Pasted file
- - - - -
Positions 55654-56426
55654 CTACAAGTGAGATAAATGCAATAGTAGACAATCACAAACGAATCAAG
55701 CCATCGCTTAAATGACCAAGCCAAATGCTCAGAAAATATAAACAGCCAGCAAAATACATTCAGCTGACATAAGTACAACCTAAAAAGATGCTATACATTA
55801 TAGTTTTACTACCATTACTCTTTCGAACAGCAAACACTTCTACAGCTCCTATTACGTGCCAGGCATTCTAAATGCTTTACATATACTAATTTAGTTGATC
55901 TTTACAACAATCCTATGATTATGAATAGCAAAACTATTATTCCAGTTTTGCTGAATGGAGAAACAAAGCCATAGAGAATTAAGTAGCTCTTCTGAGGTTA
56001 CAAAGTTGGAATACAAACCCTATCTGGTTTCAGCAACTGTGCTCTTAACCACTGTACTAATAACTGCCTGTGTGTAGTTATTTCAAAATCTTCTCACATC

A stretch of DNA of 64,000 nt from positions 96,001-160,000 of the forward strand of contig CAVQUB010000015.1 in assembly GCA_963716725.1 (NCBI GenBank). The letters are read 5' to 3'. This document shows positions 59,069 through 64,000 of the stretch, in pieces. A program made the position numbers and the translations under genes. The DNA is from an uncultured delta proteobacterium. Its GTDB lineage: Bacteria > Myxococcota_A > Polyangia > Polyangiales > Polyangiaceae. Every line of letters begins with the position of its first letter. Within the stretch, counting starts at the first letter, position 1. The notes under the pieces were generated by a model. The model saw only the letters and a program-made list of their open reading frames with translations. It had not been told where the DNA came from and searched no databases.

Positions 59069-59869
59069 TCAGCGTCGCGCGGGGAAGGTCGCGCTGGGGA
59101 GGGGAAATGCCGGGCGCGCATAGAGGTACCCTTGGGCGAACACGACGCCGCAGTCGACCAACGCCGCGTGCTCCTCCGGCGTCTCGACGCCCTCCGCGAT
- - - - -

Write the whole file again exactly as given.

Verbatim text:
Positions 55654-56426
55654 CTACAAGTGAGATAAATGCAATAGTAGACAATCACAAACGAATCAAG
55701 CCATCGCTTAAATGACCAAGCCAAATGCTCAGAAAATATAAACAGCCAGCAAAATACATTCAGCTGACATAAGTACAACCTAAAAAGATGCTATACATTA
55801 TAGTTTTACTACCATTACTCTTTCGAACAGCAAACACTTCTACAGCTCCTATTACGTGCCAGGCATTCTAAATGCTTTACATATACTAATTTAGTTGATC
55901 TTTACAACAATCCTATGATTATGAATAGCAAAACTATTATTCCAGTTTTGCTGAATGGAGAAACAAAGCCATAGAGAATTAAGTAGCTCTTCTGAGGTTA
56001 CAAAGTTGGAATACAAACCCTATCTGGTTTCAGCAACTGTGCTCTTAACCACTGTACTAATAACTGCCTGTGTGTAGTTATTTCAAAATCTTCTCACATC

A stretch of DNA of 64,000 nt from positions 96,001-160,000 of the forward strand of contig CAVQUB010000015.1 in assembly GCA_963716725.1 (NCBI GenBank). The letters are read 5' to 3'. This document shows positions 59,069 through 64,000 of the stretch, in pieces. A program made the position numbers and the translations under genes. The DNA is from an uncultured delta proteobacterium. Its GTDB lineage: Bacteria > Myxococcota_A > Polyangia > Polyangiales > Polyangiaceae. Every line of letters begins with the position of its first letter. Within the stretch, counting starts at the first letter, position 1. The notes under the pieces were generated by a model. The model saw only the letters and a program-made list of their open reading frames with translations. It had not been told where the DNA came from and searched no databases.

Positions 59069-59869
59069 TCAGCGTCGCGCGGGGAAGGTCGCGCTGGGGA
59101 GGGGAAATGCCGGGCGCGCATAGAGGTACCCTTGGGCGAACACGACGCCGCAGTCGACCAACGCCGCGTGCTCCTCCGGCGTCTCGACGCCCTCCGCGAT